Presidential contender Barack Obama on Tuesday called for an $18 billion education plan that he said would fix mistakes his chief Democratic rivals made when they approved President Bush's "No Child Left Behind" effort.
The Illinois Democrat criticized Sen. Hillary Rodham Clinton and former Sen. John Edwards for not fully funding No Child Left Behind. While outlining his own education proposal to prepare students for college and to train teachers to lead in classrooms, Obama said the two rivals haven't done enough to protect students.
"It's pretty popular to bash No Child Left Behind out on the campaign trail, but when it was being debated in Congress four years ago, my colleague Dick Durbin offered a chance to vote so that the law couldn't be enforced unless it was fully funded," Obama said. "A lot of senators, including Senator Edwards and Senator Clinton, passed on that chance. And I believe that was a serious mistake."
Obama's plan would encourage universal pre-kindergarten programs - but not require them - expand teacher mentoring programs and reward teachers with increased pay not tied to standardized test scores. Failing teachers would be moved from classrooms and replaced with ones who are competent, Obama said.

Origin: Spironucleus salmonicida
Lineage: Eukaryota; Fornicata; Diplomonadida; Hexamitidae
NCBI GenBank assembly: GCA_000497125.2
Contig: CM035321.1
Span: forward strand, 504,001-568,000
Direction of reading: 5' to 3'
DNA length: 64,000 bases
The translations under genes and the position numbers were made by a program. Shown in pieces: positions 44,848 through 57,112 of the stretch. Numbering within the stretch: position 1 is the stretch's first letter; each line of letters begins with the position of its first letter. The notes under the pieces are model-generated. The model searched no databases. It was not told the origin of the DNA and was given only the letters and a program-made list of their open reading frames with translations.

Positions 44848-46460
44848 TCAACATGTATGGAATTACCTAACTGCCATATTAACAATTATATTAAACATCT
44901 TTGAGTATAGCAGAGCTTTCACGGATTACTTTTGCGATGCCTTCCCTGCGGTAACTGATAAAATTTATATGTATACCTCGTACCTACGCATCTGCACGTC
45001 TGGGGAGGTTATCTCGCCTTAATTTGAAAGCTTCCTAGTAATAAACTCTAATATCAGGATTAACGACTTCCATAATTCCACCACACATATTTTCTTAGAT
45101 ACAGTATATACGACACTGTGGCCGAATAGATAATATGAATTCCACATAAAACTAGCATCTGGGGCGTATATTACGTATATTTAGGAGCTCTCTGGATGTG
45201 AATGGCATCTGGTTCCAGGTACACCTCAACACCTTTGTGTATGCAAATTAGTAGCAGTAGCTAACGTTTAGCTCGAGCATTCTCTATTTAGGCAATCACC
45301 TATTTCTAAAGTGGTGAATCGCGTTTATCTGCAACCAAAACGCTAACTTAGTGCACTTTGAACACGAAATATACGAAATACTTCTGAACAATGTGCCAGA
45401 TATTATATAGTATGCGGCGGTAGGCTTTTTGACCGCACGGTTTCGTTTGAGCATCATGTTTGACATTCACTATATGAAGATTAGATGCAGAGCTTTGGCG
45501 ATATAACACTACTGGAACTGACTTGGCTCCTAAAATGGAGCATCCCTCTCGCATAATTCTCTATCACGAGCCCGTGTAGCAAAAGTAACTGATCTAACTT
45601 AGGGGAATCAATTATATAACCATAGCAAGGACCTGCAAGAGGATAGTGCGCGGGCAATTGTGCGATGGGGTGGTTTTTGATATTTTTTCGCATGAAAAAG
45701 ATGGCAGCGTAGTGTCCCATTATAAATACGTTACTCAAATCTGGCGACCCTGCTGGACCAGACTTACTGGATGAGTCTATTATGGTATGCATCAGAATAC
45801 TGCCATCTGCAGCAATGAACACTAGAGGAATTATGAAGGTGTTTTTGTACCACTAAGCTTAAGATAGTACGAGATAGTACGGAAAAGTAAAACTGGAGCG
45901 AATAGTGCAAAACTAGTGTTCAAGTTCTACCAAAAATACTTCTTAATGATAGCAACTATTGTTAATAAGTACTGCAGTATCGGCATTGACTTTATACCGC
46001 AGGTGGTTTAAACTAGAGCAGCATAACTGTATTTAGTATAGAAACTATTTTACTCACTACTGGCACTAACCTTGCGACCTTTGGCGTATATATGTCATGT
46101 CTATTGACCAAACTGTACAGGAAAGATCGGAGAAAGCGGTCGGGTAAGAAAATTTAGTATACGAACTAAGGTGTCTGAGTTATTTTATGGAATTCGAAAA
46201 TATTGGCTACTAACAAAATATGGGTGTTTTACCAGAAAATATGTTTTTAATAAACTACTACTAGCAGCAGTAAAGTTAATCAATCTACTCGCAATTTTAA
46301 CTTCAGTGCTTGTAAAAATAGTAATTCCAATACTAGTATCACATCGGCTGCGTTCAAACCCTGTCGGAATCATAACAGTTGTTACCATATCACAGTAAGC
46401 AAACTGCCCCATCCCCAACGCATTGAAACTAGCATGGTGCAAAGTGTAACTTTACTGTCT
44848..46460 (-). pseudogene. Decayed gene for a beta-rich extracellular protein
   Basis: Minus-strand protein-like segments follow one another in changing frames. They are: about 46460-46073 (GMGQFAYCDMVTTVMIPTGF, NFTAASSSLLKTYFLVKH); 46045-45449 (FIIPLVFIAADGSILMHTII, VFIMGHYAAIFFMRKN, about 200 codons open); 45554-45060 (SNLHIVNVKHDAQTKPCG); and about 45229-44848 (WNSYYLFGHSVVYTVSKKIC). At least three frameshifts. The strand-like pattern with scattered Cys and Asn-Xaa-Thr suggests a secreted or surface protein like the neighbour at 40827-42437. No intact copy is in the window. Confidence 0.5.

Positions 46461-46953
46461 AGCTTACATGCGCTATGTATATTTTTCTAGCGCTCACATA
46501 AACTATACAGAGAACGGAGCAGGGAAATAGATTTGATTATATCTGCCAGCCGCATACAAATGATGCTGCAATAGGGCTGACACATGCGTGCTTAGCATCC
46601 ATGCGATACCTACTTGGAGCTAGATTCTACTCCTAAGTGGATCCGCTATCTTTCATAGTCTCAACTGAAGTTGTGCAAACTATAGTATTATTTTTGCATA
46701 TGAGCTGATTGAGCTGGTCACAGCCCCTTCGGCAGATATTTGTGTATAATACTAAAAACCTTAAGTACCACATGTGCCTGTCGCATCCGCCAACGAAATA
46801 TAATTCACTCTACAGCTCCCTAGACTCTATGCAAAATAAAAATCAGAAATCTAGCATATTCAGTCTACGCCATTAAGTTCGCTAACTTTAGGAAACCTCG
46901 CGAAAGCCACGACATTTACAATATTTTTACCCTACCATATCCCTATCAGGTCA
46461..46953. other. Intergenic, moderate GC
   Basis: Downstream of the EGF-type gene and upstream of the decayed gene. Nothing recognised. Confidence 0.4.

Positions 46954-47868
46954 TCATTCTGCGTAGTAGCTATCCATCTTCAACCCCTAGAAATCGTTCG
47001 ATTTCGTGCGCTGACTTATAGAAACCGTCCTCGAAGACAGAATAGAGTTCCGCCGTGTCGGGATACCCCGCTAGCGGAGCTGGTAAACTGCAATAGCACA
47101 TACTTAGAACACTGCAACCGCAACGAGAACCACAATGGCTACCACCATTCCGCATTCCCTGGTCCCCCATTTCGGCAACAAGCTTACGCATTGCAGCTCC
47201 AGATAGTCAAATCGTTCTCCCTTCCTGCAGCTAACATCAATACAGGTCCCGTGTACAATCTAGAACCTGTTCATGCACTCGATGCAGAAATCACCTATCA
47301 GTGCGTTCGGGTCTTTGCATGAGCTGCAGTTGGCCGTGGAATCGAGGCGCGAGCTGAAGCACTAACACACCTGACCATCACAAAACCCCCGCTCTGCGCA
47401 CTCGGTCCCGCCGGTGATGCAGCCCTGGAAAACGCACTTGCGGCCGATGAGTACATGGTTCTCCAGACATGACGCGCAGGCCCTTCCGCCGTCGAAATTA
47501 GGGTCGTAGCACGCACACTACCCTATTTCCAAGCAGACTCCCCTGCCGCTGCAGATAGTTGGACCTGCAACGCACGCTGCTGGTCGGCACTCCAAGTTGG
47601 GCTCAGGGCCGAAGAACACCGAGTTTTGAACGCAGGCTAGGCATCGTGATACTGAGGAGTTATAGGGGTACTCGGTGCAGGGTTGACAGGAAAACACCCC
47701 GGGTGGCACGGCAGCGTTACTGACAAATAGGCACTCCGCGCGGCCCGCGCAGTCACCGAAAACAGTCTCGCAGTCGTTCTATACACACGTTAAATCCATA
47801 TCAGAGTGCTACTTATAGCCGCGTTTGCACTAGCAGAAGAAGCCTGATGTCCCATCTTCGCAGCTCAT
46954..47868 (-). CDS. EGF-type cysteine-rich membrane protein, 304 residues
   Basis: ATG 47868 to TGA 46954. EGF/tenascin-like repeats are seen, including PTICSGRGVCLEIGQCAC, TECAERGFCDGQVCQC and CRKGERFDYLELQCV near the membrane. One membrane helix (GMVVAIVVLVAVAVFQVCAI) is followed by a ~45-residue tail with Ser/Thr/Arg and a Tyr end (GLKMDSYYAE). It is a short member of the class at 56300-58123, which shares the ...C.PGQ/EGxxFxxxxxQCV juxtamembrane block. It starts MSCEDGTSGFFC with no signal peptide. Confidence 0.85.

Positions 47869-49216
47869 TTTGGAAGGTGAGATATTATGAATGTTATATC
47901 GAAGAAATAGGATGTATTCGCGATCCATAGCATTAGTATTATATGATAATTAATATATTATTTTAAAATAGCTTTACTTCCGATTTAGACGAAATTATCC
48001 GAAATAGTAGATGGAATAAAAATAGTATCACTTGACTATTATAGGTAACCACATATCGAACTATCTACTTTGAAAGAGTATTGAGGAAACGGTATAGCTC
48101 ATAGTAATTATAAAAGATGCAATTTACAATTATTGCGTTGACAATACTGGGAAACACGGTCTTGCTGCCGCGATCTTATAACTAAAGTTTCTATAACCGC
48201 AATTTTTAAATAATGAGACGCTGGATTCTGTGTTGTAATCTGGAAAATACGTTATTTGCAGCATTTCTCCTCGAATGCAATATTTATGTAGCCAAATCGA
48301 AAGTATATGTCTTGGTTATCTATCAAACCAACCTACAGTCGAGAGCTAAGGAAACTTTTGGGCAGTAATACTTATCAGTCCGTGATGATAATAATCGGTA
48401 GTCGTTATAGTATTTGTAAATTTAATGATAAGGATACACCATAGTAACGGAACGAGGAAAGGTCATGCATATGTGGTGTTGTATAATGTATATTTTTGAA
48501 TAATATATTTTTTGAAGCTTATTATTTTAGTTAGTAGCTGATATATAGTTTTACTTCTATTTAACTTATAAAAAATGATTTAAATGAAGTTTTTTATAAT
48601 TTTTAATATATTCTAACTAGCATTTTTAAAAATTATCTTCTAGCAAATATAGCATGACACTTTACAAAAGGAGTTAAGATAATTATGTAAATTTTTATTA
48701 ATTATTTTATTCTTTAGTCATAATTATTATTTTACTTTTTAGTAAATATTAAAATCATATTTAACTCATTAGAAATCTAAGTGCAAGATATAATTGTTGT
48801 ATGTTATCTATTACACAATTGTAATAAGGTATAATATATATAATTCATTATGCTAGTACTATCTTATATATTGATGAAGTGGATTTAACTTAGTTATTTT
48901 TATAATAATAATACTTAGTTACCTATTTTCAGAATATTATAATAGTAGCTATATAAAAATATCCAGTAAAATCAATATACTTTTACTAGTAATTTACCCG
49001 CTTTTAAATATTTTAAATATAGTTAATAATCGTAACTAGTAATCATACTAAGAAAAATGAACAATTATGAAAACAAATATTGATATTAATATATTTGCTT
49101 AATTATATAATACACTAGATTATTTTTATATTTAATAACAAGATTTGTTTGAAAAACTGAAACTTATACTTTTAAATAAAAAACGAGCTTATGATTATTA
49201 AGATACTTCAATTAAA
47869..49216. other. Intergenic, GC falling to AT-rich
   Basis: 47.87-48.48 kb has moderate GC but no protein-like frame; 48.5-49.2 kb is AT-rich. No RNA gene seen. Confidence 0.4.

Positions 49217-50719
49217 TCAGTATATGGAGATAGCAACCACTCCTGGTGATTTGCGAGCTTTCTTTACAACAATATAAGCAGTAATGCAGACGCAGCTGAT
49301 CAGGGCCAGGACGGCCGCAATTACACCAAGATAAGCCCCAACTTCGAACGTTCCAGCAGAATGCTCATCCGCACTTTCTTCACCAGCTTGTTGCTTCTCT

"In this election, at this defining moment, we can decide that this century will be another American century by making a historic commitment to education. We can make a commitment that's more than just the rhetoric of a campaign, one that's more than another empty promise made by a politician looking for your vote," the Illinois senator said.
Obama's plan would cost $18 billion. His campaign said he would pay for it by delaying NASA's Constellation Program, which is developing the vehicle and rockets to go to the moon and later to
Mars, by reducing costs by buying in bulk, by auctioning surplus federal property and by cutting down erroneous payments identified by the Government Accountability Office.
Obama said families also have to be part of the solution.
"We can spend billion after billion on education in this country. We can develop a program for every problem imaginable and we can fund those programs with every last dime we have. But there is no program and no policy that can substitute for a parent who is involved in their child's education from day one," he said.
Obama said he would accredit college programs, remove poorly performing teachers from classrooms and increase time spent on math and science instruction. He said mentoring programs are key to keeping good teachers involved and improving struggling ones.
He said he also would establish 40,000 new scholarships for potential teachers, pay for continuing education programs and invest in new schools.